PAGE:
He's been writing up how its going and posting the course notes online (week one described here), and weeks two and three are now up:
Here’s my material from the second week of “D520: Programming” (in IronPython). The students got some brief notes [PDF] and the first proper lab exercise [PDF]. The recommended reading this week was a post by Lukas Mathis about poor hardware design (and lessons to be learnt), and a post by Wil Shipley about tracking down a Delicious Library bug. The notes are again in four sections: textbook chapters (this week chapter 3, which is fairly essential reading), tools (same as last week, although I also recommended IronPython 2.6b2), key points, and example code (from chapter 3 of the textbook).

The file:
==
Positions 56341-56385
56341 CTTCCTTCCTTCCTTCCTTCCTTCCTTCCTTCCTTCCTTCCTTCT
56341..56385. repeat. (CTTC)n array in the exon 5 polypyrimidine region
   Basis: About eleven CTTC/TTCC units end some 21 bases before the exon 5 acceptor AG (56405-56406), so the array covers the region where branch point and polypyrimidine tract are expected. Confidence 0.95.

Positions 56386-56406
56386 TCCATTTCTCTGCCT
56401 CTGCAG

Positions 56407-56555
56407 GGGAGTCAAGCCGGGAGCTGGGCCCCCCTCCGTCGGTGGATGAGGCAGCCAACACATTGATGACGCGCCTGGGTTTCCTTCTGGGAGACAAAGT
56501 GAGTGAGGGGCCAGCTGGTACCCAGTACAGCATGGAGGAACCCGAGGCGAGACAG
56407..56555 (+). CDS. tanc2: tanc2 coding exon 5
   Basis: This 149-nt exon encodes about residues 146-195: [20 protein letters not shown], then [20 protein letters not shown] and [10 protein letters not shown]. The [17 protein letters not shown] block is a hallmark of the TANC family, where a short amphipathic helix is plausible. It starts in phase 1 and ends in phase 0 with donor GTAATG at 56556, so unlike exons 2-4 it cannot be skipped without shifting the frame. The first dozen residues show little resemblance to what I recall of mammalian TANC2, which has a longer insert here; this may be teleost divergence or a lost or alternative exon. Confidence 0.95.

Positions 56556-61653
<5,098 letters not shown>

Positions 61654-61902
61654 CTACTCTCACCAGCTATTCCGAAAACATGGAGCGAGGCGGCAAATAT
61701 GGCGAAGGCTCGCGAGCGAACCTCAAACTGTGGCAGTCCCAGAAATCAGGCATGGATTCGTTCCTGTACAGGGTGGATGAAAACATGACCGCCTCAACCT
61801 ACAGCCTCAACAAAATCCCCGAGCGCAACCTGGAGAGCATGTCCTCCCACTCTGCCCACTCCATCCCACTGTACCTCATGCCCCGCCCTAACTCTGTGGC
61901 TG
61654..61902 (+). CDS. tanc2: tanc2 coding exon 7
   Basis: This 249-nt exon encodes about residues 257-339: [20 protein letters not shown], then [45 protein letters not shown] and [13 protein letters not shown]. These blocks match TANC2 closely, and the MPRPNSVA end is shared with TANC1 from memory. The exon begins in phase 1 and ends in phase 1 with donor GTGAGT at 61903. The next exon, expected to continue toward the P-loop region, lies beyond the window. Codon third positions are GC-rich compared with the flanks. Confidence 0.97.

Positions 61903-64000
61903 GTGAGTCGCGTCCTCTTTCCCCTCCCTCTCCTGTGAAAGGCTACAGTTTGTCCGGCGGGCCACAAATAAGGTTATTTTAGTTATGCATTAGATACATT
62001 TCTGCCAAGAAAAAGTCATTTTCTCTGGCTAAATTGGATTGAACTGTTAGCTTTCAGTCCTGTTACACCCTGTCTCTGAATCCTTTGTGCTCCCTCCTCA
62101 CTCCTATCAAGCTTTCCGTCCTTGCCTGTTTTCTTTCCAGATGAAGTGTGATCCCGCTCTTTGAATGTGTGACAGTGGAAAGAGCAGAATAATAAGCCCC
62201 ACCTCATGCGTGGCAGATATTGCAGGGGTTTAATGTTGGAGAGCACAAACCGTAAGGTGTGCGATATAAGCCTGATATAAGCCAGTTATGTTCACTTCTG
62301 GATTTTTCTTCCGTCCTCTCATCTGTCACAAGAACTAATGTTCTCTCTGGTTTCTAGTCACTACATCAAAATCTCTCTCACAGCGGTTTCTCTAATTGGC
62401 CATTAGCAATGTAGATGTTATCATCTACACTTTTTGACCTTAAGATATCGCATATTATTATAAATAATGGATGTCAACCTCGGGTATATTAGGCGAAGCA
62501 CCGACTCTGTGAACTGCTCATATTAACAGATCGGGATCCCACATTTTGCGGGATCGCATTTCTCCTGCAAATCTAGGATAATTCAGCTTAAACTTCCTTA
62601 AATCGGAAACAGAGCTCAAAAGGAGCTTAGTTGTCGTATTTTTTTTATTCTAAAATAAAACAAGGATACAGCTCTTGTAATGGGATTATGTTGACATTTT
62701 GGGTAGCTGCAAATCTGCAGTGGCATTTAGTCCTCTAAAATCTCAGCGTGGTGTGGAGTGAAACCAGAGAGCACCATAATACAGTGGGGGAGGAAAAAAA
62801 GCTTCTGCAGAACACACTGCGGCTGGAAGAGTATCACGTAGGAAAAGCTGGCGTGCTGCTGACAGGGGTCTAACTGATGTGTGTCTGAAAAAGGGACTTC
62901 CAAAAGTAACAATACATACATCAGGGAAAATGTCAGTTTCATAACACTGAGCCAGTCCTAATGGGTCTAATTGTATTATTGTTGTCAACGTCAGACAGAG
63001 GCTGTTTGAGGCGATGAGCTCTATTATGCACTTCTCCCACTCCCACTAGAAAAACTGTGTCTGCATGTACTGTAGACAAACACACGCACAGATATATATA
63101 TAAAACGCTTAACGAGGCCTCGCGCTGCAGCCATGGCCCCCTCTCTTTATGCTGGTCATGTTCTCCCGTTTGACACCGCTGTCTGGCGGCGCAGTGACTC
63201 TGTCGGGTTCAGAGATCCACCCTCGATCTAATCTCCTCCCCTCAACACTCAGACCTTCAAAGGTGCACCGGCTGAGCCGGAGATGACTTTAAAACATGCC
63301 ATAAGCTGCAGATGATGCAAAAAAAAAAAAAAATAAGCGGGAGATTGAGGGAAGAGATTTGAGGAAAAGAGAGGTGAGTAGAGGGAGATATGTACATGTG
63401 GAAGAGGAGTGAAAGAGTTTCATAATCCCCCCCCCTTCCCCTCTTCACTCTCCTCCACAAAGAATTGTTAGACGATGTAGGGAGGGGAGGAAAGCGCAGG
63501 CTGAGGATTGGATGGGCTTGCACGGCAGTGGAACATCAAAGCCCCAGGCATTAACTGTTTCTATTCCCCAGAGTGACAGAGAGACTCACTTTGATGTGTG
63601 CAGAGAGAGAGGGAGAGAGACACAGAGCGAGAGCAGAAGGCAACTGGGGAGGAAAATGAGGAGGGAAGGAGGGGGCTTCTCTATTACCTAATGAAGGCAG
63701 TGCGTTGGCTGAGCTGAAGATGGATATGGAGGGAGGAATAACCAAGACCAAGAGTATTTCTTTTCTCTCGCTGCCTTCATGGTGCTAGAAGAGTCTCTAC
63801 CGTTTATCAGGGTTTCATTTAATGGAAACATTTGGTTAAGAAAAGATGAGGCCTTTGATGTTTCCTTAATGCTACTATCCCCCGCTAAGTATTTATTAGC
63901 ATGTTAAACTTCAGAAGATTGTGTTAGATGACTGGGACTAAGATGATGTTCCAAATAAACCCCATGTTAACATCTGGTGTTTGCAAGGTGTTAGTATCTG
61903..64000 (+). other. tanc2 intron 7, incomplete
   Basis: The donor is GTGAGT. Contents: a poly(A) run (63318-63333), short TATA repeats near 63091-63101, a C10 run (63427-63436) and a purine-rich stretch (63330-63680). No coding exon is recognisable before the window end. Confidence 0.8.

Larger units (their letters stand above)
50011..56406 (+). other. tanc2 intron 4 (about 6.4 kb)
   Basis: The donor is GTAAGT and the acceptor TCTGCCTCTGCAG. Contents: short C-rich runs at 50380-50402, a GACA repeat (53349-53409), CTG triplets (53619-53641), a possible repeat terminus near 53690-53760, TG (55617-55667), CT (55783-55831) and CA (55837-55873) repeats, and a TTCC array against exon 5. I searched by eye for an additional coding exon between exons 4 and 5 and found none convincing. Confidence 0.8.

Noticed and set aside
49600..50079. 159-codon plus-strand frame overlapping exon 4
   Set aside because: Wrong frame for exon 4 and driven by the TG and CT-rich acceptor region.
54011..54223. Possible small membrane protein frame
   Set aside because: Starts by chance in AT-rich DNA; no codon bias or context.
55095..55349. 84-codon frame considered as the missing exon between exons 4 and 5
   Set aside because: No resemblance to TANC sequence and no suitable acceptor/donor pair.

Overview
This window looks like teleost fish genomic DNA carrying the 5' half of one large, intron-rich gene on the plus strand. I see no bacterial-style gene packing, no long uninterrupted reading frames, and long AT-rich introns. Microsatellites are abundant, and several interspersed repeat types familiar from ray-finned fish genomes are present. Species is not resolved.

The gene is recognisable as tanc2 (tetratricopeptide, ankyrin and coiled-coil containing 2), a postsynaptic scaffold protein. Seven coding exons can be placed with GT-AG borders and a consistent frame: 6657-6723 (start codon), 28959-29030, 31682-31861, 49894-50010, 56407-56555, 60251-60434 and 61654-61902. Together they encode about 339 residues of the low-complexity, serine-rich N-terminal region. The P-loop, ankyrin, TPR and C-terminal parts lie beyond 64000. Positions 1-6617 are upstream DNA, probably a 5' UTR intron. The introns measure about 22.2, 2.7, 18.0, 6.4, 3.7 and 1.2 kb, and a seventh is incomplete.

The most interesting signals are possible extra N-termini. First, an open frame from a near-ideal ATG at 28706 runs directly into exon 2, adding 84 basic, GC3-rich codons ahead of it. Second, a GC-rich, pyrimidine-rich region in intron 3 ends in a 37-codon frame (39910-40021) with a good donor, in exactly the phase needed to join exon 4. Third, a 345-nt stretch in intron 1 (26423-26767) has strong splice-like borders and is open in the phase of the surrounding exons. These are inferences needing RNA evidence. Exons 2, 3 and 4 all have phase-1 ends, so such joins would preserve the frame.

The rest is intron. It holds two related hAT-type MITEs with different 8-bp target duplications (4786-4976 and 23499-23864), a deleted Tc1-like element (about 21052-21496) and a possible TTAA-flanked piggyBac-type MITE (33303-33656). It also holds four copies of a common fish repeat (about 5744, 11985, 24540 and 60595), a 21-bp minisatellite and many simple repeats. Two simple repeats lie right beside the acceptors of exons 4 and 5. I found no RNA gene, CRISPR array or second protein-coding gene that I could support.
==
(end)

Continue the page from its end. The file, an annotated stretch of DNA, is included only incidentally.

When planning the semester’s schedule for D520, I choose a few topics that seemed large and gave them a two-week time-slot. One of these was chapter 4 of IronPython in Action, which covers duck typing, design patterns, and introduces the MultiDoc example that’s used throughout the middle section of the book. One of the concepts that the course has always (at least, as long as I have known it) tried to push is the importance of design – not just user-interface design (although that’s both important and covered), but the importance of doing at least some planning before starting to write large amounts of code. In the last couple of years, I’ve moved the course away from focusing on extensive formal design to also cover design patterns and testing (particularly automated testing, like unit tests). Since this is such a major issue for the course, and since I planned on using MultiDoc as an example in class (I try to always have an example that continues on from week to week), this seemed like an obvious point for a two-week session.